Creating Power BI reports
Power BI is Microsoft’s cloud-based data analytics and reporting service. It offers a collection of tools that help you draw insights from large datasets — and create visualizations to share that data with others. Power BI is easy to use, enabling anyone to quickly generate reports and dashboards from data stored in spreadsheets or database software.
Report or dashboard?
A dashboard is a single page (or canvas) used to present the most important metrics from various reports or datasets. They’re ideal for monitoring dynamic data and key trends in real-time.
In contrast, a report is more detailed, often containing multiple pages, and usually based on a single dataset.
Power BI reports are interactive. People viewing the report (referred to as “report consumers” by Microsoft) can filter, highlight, and slice the information and take a closer look at the data by inspecting specific tables, fields, and values.
Once you’ve created a report in Power BI, you can pin your data visualizations to a dashboard.
Bring your data to life with Power BI
There has recently been a huge growth in demand for data visualization and reporting, as organizations have realized that it’s essential for business intelligence and data-driven decision making.
Transforming the way data looks (and making sure it’s accessible and understandable) is one of the biggest challenges for businesses today.
Here I’ll show you how to start transforming your raw data into engaging reports, without any data analysis or design skills.
Step 1: Select your data
If you’re not already using it, sign up for Power BI from Microsoft.
In the following example, I’m using a Power BI sales and marketing file (PBIX) from Microsoft’s homepage.
From inside the Power BI home screen, click Get Data.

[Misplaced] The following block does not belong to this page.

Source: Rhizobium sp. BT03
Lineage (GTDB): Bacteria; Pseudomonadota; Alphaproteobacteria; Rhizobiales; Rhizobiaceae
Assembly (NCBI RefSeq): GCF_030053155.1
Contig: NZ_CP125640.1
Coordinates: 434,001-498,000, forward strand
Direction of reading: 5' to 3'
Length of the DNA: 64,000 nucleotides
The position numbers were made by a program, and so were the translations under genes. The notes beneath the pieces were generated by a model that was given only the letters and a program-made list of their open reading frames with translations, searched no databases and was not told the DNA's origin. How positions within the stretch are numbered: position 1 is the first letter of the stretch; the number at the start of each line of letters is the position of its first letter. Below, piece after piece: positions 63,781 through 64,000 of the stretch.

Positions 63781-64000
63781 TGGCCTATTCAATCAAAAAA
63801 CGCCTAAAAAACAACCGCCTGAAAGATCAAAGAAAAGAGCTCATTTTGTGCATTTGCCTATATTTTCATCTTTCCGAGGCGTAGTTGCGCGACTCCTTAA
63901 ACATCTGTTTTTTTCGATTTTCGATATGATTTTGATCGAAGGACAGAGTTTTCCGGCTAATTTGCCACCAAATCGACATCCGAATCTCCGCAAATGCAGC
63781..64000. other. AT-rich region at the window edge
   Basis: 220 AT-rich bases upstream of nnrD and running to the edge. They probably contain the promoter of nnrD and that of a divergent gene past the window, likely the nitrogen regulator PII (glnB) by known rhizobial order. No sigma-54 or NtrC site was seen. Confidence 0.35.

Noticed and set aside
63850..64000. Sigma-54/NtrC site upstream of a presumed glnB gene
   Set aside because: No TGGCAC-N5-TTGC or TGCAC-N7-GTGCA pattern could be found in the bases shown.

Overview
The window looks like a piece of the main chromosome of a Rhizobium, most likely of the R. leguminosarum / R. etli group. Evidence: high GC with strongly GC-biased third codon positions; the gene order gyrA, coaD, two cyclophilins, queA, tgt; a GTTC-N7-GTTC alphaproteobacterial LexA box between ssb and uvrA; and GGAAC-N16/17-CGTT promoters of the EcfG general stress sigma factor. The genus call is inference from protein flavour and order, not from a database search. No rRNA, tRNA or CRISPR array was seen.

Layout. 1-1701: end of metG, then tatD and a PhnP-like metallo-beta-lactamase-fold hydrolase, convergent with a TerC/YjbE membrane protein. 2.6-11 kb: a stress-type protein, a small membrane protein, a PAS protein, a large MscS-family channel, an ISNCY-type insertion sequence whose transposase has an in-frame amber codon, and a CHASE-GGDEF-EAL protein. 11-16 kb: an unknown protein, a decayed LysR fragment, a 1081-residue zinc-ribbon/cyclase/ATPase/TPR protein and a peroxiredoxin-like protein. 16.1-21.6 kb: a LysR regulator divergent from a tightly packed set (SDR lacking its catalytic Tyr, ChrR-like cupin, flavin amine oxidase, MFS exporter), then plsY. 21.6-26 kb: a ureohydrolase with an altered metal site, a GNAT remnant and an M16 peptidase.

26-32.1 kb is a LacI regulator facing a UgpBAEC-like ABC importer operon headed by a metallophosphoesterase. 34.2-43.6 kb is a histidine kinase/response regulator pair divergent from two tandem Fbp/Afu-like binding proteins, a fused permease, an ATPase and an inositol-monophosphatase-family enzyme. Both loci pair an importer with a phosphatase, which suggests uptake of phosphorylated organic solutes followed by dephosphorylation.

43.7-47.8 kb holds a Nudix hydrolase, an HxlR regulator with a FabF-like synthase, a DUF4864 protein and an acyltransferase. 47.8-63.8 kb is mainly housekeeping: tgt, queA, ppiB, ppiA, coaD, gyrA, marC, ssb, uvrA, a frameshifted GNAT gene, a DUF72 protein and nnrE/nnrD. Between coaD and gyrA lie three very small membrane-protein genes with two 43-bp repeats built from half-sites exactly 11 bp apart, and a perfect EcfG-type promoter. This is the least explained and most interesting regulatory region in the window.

Choose from the list or click More.
You can use various data sources for Power BI reports including Excel and CSV files, online services like Facebook and Adobe, or a database such as Oracle.
Step 2: Create a chart in Power BI
Two menus appear: Visualizations and Fields. A visualization (also known simply as a visual) is the chart, graph, or diagram that presents insights from your dataset. Fields are the tables and folders containing the data you want to present.
For my first visualization, I will create a simple Time Series Chart by clicking on Sales Fact and selecting Sum of Revenues from the dropdown menu.
You can move this, or any other KPI, by dragging and dropping it to Values under the visualizations side menu.
In addition, you must add the dates under Axis.
Go to Date and then, via the dropdown menu, move the date field to Axis.
You can now resize and move the chart.
Under the Visualizations submenu, you can choose from different diagram styles.
Note that, when the original file is updated, the data will be automatically updated in Power BI — there’s no need to connect the data source again.
Step 3: Add a map to your Power BI report
Click on an area of blank space on the report page so that none of your graphs are selected.
Under Visualizations, click on Map. Under Geo, select State and drag and drop it to Location.
From SalesFact, select a KPI. Here I’ve added Sales $. Drag and drop it to Tooltips.
Go to Format and then go to Heat map and slide it to On.
Step 4: Add data in cards and tables
One of the strengths of Power BI is that complex data can be boiled down to simple visualizations. Cards and advanced tables are great tools to help you do this.
Here I’ve created a multi-row card that shows sales, the number of products sold, and the total revenue for each product category.
Under SalesFact, search for Sales $, Sum of Revenue and Total Units. Tick all of them or drag and drop them to Fields.
In the Product sub-menu, search for Category and move it to Fields.
Step 5: Change the formatting of your visualization
Go to the Format pane and change the colors and format. For the multi-row card, I’ve added a simple background to highlight each product category.
Under Format, you can customize the design to match your company branding by changing the color, font, and spacing.
If you want a bar chart instead of a simple line chart, just click on your preferred graph/diagram style.
In the example here, I’ve chosen a line and stacked column chart and added another field under Line values.
Step 6: Export your report
If you want to share PBIX files with colleagues or clients, they will also need a Power BI account.
Alternatively, go to File >Export to. Here you can publish your Power BI report as a PDF or other format.
Want to create reports with other software?
Got data in Excel files but want to use a different visualization and reporting tool such as Google Data Studio?
Check out our post on how to connect Excel to Google Data Studio to learn how to pull your Excel data directly into Data Studio.